Their opposition wasn’t just for religious reasons, but also for status reasons: Here the relationship between cultural norm pacifismand surplus expenditure snare monasticismis not one of linear cause and effect. This made reading at times a little frustrating. View all 3 comments.
Jun 03, Darren rated it it was amazing. Bataille’s philosophy of History. Totally cogent and elegant. More legible than his theories of erotics.
Touchstone Terms: The Accursed Share – anotherpanacea
Oct 30, Julian Mathews rated it really liked acchrsed Shelves: Ritual sacrifice, potlatches, conquest, festivals, opulence and luxury, lavish public works–avenues through which given social formations must expend their surpluses or risk descending into famine, imperial wars, genocide, mass unemployment, etc. Focusing on consumption in this first volume, Bataille traces societal mechanisms of expenditure through their archaic, medieval, capitalist and communist iterations and offers a model of a solar economy based on excess rather than batallle.
Bataille’s Ritual sacrifice, potlatches, conquest, festivals, opulence and luxury, lavish public works–avenues through which given social formations must expend their surpluses or risk descending into famine, imperial accursrd, genocide, mass unemployment, etc. Bataille’s prose here is lucid, lacking the sometimes overwrought style of some of his earlier work on eroticism. Aug 01, Nathan rated it really liked it Recommends it for: People interested in Anthropology, Economics, Religious Studies.
Though Bataille continues to deal with religion and ritual in this book, his concerns are more classically Anthropological than in Theory of Religion population growth, scarcity, social structure etc. The project he sets out in the introductory chapters is the development of a “general economy”: From the perspective of general economy, life is a terrific excess that cannot be fully utilize Though Acchrsed continues to deal with religion and ritual in this book, his concerns are more classically Anthropological than in Theory of Religion population growth, scarcity, social structure etc.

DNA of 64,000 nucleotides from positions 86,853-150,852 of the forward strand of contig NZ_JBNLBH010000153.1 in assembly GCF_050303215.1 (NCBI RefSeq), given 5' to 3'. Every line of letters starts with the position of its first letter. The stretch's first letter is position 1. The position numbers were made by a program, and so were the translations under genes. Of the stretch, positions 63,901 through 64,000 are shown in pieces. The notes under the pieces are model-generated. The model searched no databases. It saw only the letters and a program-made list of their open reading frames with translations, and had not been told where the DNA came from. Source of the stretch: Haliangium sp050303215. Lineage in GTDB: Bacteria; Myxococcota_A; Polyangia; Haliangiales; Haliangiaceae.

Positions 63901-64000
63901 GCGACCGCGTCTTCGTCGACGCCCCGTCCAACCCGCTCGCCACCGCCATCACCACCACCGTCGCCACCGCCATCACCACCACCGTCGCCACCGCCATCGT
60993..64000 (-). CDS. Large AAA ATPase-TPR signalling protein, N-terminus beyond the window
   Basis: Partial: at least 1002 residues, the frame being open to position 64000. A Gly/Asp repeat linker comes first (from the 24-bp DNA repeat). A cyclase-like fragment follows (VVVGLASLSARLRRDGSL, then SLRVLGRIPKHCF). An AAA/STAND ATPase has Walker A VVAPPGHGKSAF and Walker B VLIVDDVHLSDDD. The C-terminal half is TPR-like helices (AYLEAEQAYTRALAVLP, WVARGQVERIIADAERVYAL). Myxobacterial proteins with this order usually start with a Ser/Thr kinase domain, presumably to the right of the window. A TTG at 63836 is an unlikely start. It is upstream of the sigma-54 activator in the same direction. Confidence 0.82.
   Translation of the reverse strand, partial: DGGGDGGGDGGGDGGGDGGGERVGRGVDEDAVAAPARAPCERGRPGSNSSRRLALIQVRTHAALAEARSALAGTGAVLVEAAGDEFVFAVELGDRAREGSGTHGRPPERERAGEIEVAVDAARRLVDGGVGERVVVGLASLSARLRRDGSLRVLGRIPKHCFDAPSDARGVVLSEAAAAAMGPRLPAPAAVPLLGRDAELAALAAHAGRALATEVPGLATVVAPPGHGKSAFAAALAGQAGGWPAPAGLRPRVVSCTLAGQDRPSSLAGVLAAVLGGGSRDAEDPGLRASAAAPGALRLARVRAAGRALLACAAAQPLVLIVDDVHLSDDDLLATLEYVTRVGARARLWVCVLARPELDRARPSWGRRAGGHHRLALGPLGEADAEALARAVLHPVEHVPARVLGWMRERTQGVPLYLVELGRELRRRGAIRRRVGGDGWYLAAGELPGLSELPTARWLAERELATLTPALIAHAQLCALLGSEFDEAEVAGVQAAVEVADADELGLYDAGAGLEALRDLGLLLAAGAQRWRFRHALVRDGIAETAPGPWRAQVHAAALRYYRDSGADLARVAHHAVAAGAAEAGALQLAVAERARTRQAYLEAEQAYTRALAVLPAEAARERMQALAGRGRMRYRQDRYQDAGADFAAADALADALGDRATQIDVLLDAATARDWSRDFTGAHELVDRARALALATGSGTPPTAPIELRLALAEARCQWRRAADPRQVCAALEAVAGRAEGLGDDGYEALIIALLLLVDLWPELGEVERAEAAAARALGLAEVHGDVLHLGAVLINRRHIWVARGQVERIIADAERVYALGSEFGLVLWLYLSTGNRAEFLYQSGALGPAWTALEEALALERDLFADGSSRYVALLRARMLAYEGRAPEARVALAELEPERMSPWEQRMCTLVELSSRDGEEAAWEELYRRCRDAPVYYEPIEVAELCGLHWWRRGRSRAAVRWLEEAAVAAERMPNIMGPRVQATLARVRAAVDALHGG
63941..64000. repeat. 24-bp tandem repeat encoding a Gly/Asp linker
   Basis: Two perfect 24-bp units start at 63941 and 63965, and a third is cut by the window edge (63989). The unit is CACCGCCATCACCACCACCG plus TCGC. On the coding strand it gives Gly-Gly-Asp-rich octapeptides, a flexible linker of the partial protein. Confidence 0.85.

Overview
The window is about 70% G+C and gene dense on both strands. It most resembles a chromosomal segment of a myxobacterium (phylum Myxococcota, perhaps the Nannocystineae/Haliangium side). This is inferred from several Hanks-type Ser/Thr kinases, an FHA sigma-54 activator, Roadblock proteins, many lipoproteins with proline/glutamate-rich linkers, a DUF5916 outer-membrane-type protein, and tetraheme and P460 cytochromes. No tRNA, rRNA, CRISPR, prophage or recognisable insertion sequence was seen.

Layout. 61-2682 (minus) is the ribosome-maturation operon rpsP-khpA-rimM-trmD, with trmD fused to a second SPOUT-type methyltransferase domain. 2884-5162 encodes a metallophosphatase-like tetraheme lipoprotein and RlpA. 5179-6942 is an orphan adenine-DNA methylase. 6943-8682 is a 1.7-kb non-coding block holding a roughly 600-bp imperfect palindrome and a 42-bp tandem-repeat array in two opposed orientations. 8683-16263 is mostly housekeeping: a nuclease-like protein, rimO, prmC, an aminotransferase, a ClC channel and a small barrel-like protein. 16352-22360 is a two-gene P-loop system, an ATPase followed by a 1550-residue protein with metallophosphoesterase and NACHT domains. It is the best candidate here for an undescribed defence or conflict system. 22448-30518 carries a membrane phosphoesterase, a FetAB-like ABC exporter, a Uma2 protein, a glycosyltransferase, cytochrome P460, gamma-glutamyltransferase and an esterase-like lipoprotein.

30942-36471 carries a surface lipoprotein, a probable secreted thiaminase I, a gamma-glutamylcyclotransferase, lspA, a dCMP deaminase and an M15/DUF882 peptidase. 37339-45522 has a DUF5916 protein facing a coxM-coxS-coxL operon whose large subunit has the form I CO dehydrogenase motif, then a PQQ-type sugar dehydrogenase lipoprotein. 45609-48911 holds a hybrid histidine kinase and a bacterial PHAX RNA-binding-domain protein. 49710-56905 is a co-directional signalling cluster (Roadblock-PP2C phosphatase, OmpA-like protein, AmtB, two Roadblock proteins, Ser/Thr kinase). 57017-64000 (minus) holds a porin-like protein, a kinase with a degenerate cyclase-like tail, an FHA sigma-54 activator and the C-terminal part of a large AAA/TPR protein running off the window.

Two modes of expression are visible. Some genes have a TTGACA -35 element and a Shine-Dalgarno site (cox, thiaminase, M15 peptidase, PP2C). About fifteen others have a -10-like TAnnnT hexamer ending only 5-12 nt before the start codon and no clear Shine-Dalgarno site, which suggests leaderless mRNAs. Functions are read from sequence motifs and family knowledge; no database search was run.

From the perspective of general economy, life is a terrific excess that shaee be fully utilized due to the limits of growth and reproduction.
Instead of this excess building up pressure as in a closed container and exploding, it is instead squandered, as heat for example, and disposed of in a “useless” manner. The accursed share is this remainder that escapes utility yet is always present. Through the examination of historical data, Bataille proposes that the definitive structure of human cultures can be found in how they deal with this primary excess. May 05, Left Sr rated it really liked it Shelves: A magnificent text on the destructive tendency of economy and Bataille’s vision of a “headless society”.
The only bad part of it is when he defends Stalinist Russia, arguing against his own thesis to do so- he proposes that Russia needs to accumulate purposefully in order to achieve full capitalism so that it can reach communism, but this contradicts his own vision of societies of wasteful and extravagant use value, as well as accepting the excuses made for Bolshevik dictatorship, a bit shortsig A magnificent text on the destructive tendency of economy and Bataille’s vision of a “headless society”.
The only bad part of it is when he defends Stalinist Russia, arguing against his own thesis to do so- he proposes that Russia needs to accumulate purposefully in order to achieve full capitalism so that it can reach communism, but this contradicts his own vision of societies of wasteful and extravagant use value, as well as accepting the excuses made for Bolshevik dictatorship, a bit shortsighted for him, all understanding given.
May 12, Joe added it Shelves: Bataille is slipping in and out of my mind as I participate in making books. How to produce books that sumptuously consume themselves? Apr 28, Michael A. Everything in this book seems to build off these ideas and it goes in pretty bizarre directions.
The chapters on the Aztecs and Soviet Industrialization were very good. The last section of the last chapter talks about “self-consciousness” and how it is a different kind of consciousness because it is not a consciousness OF anything, but of “pure interiority”. He likens this not yet realized development as the equivalent of the transition from animality to humanity.
He also admits it associates him with mysticism. It was a very strange ending and I can’t say I totally understood where he was going with it or if I’m even interpreting it right!